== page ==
They write from Covent-Garden, that last week a body of irregulars sallied out at midnight, stormed several forts in that neighbourhood, and committed great outrages; but being attacked by a small detachment from the allied army of watchmen, constables, and justices, they were put to flight, and several of them taken prisoners. The plague still rages there with great violence, as well as in the neighbouring territories of Drury.

We hear from the same place, that the company commanded by brigadier Rich, has been reinforced with several new-raised recruits, to supply the place of some deserters, who had gone over to the enemy; but his chief dependance is on the light-armed troops, which are very active, and are distinguished, like the Highlanders, by their party-coloured dress. The enemy on the other hand, have taken several Swiss*

* Alluding to the dancers, employed in the entertainment of the Chinese Festival, at Drury Lane Theatre.



and Germans into pay; though they are under terrible apprehensions of their being set upon by the critics. These are a rude, ignorant, savage people, who are always at war with the nation of authors. Their constant manner of fighting is to begin the onset with strange hissings and noises, accompanied with an horrid instrument, named the cat-call; which, like the war-hoop of the Indians, has struck panic into the hearts of the stoutest heroes.

We have advice from the Butcher-Row, TempleBar, that on Monday night last the infidels held a grand council of war at their head-quarters in the Robin Hood, at which their good friend and ally, the Mufti of Clare-Market, assisted in person. After many debates, they resolved to declare war against the Christians, and never to make peace, untill they had pulled down all the churches in Christendom, and established the Alcoran of Bolingbroke in lieu of the bible.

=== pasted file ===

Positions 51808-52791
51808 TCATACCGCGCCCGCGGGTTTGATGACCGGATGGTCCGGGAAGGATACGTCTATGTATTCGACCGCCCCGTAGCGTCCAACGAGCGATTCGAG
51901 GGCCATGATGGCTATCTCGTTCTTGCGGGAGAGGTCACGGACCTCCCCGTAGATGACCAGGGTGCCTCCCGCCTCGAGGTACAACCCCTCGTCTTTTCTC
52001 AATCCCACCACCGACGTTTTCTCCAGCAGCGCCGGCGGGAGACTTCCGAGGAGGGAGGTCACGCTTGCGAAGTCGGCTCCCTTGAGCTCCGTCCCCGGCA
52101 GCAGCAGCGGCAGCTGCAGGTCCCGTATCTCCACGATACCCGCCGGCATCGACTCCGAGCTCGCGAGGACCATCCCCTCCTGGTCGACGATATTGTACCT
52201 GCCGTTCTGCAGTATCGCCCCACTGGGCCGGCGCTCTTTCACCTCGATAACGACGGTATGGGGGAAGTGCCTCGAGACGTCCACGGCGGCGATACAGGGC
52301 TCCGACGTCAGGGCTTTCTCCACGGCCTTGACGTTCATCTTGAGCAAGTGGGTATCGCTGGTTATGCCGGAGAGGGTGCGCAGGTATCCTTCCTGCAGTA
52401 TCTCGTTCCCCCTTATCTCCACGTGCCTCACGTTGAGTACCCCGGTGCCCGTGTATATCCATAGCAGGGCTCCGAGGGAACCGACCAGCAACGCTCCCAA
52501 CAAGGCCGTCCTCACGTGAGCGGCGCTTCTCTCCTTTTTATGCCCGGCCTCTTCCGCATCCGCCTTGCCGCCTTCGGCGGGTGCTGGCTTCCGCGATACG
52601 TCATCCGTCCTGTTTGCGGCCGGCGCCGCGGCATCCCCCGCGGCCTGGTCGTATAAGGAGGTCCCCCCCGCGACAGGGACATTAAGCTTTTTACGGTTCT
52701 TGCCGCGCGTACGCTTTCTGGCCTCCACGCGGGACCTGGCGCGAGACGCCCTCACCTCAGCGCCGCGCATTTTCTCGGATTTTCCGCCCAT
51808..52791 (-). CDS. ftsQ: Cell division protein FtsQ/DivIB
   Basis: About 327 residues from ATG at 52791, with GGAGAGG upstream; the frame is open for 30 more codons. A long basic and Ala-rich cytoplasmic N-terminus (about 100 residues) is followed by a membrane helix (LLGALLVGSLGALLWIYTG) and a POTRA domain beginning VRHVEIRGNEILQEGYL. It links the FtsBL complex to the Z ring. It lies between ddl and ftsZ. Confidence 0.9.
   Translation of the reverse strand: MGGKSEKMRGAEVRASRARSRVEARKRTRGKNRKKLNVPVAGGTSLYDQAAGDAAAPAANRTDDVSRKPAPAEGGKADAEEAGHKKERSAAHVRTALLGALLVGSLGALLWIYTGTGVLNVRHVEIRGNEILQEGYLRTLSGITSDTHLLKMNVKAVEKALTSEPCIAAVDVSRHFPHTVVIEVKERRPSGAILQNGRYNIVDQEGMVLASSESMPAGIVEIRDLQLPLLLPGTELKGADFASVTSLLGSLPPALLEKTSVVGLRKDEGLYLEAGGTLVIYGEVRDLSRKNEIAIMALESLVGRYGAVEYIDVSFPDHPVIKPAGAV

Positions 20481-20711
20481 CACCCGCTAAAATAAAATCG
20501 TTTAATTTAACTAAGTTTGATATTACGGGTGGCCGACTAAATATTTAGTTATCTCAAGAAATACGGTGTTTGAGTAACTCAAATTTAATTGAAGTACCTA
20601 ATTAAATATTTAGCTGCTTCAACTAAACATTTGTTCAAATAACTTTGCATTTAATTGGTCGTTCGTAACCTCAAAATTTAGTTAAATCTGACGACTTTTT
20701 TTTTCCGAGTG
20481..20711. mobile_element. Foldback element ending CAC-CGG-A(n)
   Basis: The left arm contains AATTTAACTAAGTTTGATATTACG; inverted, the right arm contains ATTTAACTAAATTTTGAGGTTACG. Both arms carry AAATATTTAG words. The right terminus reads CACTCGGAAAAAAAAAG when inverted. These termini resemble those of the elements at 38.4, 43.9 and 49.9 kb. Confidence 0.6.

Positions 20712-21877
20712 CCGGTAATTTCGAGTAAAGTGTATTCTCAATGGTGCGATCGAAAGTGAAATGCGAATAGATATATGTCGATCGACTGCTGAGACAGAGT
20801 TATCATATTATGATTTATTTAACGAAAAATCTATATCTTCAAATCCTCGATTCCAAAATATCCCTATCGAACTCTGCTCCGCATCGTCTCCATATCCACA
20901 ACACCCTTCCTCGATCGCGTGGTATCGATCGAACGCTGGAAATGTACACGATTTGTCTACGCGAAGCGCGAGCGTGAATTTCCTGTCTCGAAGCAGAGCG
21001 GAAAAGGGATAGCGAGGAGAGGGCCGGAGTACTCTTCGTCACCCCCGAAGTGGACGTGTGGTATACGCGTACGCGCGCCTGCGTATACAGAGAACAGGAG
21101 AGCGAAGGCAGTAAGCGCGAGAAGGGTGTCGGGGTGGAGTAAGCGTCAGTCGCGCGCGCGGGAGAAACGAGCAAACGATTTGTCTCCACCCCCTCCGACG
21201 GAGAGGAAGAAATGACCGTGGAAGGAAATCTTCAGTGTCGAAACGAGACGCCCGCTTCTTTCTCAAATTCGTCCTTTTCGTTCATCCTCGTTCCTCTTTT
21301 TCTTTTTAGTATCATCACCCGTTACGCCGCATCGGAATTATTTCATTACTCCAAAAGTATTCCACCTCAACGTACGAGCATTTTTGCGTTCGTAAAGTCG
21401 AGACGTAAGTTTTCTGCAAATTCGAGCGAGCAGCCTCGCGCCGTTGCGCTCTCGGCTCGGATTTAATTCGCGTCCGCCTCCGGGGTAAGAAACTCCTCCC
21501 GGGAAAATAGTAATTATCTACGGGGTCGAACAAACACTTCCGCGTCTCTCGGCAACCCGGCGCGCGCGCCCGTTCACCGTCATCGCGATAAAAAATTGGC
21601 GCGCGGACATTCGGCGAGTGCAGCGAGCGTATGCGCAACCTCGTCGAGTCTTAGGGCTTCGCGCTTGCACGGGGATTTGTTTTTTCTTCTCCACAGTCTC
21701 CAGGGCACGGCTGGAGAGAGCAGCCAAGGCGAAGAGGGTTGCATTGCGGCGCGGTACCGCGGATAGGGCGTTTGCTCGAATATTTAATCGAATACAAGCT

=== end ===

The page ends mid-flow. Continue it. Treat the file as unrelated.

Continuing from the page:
All our advices from the city of London agree in their accounts of the great havock and slaughter made there on the festival, Commonly called My Lord Mayor's Day. All the companies in their black uniform, and the trained band in their regimentals, made a general forage. They carried off vast quantities of chickens, geese, ducks, and all kinds of provisions. Major Guzzledown of the ward of Bassishaw distinguished himself greatly, having with his sword in hand gallantly attacked the outworks, scaled the walls, mounted the ramparts, and forced through the covertway of a large fortified custard, which seemed impreg



The inhabitants of Sussex have lately been alarmed with the apprehensions of an invasion; as the French have been very busy in fitting out several small vessels laden with stores of wine and brandy, with which it is thought they will attempt to make a